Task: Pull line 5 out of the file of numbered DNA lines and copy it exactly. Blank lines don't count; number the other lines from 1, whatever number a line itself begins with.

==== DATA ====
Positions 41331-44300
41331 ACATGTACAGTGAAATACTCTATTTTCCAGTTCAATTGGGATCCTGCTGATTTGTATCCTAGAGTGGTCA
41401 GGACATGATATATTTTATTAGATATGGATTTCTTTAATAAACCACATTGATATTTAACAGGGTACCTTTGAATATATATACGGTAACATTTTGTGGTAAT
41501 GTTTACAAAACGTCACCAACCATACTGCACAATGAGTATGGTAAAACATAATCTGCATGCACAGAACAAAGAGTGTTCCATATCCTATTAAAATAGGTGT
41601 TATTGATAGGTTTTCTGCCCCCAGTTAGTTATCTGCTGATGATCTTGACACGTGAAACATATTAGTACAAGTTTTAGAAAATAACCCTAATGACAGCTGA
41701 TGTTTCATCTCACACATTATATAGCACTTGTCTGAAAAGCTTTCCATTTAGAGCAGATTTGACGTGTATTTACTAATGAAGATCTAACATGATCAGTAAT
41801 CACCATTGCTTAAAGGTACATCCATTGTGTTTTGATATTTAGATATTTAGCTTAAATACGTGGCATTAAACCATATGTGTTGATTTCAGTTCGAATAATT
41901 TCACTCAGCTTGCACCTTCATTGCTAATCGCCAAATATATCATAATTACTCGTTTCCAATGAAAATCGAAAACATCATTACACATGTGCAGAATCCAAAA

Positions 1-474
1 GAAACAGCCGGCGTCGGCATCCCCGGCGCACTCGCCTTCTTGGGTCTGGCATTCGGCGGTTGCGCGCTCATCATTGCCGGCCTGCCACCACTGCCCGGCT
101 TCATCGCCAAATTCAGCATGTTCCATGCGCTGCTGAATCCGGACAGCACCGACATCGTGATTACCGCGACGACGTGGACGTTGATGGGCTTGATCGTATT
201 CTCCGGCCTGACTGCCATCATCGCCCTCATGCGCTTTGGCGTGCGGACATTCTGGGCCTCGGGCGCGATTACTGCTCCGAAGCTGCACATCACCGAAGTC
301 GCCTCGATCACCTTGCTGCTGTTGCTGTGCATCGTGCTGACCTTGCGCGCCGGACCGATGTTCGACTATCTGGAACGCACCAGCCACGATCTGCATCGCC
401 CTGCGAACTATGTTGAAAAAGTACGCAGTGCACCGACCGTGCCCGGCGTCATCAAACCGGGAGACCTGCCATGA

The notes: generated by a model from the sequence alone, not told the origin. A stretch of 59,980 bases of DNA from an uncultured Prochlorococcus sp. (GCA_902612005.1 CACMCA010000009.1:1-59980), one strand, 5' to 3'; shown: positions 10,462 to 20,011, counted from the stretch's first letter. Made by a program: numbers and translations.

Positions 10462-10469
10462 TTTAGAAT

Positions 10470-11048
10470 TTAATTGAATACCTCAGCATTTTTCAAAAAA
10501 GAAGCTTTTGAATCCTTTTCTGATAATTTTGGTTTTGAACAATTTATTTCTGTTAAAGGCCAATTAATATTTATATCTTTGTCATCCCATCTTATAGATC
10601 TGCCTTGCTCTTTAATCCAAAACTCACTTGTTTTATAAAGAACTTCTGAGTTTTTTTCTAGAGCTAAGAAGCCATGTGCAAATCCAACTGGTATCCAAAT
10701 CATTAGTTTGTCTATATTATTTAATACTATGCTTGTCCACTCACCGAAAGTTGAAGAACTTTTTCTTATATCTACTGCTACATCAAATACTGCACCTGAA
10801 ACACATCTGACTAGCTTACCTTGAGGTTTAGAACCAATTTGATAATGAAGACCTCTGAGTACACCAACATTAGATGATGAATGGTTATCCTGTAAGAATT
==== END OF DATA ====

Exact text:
41601 TATTGATAGGTTTTCTGCCCCCAGTTAGTTATCTGCTGATGATCTTGACACGTGAAACATATTAGTACAAGTTTTAGAAAATAACCCTAATGACAGCTGA